Abstracts 2019

KEYNOTE SPEAKERS

tamsin o’connell

The challenges of isotopic complexity

Abstract
Isotopic values of consumer tissues have been used for several decades to investigate individuals’ dietary intake across a range of fields, particularly ecology and archaeology. In this talk, I will argue that many users of light stable isotope analyses at natural abundance underestimate the complexity of the processes that lead to their observed data, in particular at the metabolic level. I will outline some of the issues that confront us as we try to unravel the tangled web that is isotopic patterning in consumer data. I hope to demonstrate why a better understanding of this complexity matters to all of us using this technique, and to suggest a different way of viewing the processes that lead to the emergence of the isotopic patterning that we observe.

 

james ehleringer

Death Valley days: a story of shrub dynamics through ENSO and PDO cycle

Encelia farinosa dominates landscapes in the Mojave and Sonoran Deserts

Encelia farinosa dominates landscapes in the Mojave and Sonoran Deserts. Image credit: Jim Ehleringer

Abstract
This is the story of changes in the arid West, a tale of how a changing climate interacts with El Niño and Pacific Decadal Oscillation cycles to influence shrubs in Death Valley. Over the past four decades, the climate has warmed, but, more importantly, the region has experienced dramatic shifts between drought and wet periods driven by ENSO and PDO cycles. Here we describe birth, establishment, and death among three dominant perennial drought-deciduous shrubs (Encelia farinosa, E. frutescens, and Ambrosia salsola) during these past four decades. More than simply a tale of population-level life and death, we see how genetically distinct intrinsic water-use efficiencies differentially influence plant competitive interactions and drought survival. Forecasting future changes in regional moisture sources in the Pacific Ocean is central to understanding how and which plants will persist.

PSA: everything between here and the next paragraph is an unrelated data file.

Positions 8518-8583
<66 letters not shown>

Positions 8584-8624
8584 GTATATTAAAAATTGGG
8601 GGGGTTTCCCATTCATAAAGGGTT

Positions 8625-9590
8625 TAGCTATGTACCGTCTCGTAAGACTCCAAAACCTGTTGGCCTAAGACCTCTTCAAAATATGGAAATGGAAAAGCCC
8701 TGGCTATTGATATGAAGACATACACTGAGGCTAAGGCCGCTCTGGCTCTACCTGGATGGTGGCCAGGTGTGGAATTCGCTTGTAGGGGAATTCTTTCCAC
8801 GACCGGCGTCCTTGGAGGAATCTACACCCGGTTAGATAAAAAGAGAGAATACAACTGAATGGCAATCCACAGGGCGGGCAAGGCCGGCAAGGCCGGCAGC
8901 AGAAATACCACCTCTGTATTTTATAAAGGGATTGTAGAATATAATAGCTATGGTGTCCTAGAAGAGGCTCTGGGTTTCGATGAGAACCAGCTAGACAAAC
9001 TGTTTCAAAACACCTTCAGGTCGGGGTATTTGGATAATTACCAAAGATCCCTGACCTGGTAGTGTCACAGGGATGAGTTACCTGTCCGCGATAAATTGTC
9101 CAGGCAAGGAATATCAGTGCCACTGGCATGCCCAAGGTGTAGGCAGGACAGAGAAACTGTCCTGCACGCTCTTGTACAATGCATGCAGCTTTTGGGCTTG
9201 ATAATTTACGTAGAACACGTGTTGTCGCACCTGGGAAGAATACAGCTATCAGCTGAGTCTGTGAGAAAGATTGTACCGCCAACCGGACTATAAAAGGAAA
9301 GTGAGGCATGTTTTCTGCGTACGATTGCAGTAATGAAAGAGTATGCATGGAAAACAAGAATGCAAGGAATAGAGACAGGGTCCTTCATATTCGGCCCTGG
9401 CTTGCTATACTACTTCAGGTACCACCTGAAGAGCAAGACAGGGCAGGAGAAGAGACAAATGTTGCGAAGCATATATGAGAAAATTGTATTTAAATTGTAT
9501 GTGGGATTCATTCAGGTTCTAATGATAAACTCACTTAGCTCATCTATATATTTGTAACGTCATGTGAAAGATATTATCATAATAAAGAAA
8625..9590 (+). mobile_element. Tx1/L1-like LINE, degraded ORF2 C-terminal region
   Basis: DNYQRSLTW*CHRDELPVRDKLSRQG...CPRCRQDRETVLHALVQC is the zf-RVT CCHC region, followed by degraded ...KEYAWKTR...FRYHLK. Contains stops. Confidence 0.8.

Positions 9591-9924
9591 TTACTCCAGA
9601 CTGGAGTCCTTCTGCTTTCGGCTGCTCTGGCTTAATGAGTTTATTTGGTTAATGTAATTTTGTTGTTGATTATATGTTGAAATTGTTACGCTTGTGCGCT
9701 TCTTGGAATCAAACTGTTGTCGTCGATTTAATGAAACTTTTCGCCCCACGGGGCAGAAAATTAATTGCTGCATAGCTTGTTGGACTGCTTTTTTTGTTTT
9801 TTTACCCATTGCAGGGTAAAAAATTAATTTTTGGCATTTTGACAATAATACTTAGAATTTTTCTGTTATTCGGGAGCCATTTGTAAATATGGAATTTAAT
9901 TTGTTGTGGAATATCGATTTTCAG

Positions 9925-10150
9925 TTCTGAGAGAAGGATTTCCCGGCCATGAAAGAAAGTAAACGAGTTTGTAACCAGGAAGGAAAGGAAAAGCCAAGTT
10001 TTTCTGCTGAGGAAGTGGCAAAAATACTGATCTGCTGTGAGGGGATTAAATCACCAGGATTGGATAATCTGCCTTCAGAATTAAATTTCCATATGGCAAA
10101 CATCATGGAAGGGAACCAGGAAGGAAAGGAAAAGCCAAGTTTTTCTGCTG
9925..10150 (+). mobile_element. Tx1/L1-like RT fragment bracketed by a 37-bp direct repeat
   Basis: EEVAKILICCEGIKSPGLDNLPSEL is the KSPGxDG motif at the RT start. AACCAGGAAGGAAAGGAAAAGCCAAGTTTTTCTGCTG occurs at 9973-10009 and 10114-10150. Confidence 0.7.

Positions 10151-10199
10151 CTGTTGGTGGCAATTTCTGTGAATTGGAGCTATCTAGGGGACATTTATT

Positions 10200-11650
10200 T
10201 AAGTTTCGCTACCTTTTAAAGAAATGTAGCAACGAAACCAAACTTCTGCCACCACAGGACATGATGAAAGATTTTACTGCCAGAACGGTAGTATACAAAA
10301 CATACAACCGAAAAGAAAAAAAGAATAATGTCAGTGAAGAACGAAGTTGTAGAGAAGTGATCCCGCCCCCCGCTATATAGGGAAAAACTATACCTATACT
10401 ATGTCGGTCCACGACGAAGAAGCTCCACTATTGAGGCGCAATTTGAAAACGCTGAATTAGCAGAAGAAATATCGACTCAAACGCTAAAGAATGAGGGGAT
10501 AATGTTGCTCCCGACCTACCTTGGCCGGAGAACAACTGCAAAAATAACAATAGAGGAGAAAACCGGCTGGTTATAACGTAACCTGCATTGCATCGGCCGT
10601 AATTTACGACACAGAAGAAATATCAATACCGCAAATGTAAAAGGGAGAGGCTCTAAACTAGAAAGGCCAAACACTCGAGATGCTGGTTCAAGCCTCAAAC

PRESENTERS

julia tejada-lara

Stable isotope ecology: toward an understanding of the evolution of mammalian communities in Amazonia through time

Excavating 15 million years old proto-Amazonian mammals from the Pebas Fm (middle Miocene, Peruvian Amazonia).

Excavating 15 million years old proto-Amazonian mammals from the Pebas Fm (middle Miocene, Peruvian Amazonia). Image credit: R. Salas.

Abstract